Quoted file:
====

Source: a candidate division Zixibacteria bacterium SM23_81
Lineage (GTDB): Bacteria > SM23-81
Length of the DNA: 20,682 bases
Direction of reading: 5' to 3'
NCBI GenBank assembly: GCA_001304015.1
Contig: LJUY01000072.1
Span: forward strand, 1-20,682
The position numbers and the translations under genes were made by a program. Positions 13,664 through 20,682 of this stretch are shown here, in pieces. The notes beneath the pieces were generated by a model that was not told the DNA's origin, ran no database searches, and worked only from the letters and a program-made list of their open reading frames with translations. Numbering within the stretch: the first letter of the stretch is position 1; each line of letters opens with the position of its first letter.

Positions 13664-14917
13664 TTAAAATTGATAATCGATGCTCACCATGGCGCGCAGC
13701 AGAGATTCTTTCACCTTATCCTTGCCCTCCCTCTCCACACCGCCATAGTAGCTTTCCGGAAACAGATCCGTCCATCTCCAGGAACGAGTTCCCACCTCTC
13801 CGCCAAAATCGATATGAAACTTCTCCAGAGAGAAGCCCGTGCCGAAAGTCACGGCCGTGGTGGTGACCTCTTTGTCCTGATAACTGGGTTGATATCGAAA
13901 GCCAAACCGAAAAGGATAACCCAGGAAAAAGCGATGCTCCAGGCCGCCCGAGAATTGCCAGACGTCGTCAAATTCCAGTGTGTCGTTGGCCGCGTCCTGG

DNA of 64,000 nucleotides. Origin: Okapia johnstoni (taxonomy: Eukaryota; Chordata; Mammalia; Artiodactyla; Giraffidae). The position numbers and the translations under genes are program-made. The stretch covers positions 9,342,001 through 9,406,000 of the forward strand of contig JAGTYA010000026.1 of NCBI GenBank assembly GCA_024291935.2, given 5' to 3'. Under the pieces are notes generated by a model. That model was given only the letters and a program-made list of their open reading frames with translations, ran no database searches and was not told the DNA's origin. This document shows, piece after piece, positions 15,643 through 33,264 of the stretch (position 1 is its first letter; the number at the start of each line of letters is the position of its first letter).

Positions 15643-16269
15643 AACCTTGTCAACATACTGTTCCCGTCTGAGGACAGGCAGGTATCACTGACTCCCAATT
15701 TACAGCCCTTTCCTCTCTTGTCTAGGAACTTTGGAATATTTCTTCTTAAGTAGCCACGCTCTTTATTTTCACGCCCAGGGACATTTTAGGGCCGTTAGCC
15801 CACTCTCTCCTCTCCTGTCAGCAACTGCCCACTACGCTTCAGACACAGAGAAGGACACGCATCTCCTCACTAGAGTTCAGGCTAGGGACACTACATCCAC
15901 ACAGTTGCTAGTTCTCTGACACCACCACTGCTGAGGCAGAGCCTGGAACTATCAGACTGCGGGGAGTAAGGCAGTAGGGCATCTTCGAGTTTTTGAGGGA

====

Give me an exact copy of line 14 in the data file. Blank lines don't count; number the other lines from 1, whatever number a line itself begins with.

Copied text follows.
DNA of 64,000 nucleotides. Origin: Okapia johnstoni (taxonomy: Eukaryota; Chordata; Mammalia; Artiodactyla; Giraffidae). The position numbers and the translations under genes are program-made. The stretch covers positions 9,342,001 through 9,406,000 of the forward strand of contig JAGTYA010000026.1 of NCBI GenBank assembly GCA_024291935.2, given 5' to 3'. Under the pieces are notes generated by a model. That model was given only the letters and a program-made list of their open reading frames with translations, ran no database searches and was not told the DNA's origin. This document shows, piece after piece, positions 15,643 through 33,264 of the stretch (position 1 is its first letter; the number at the start of each line of letters is the position of its first letter).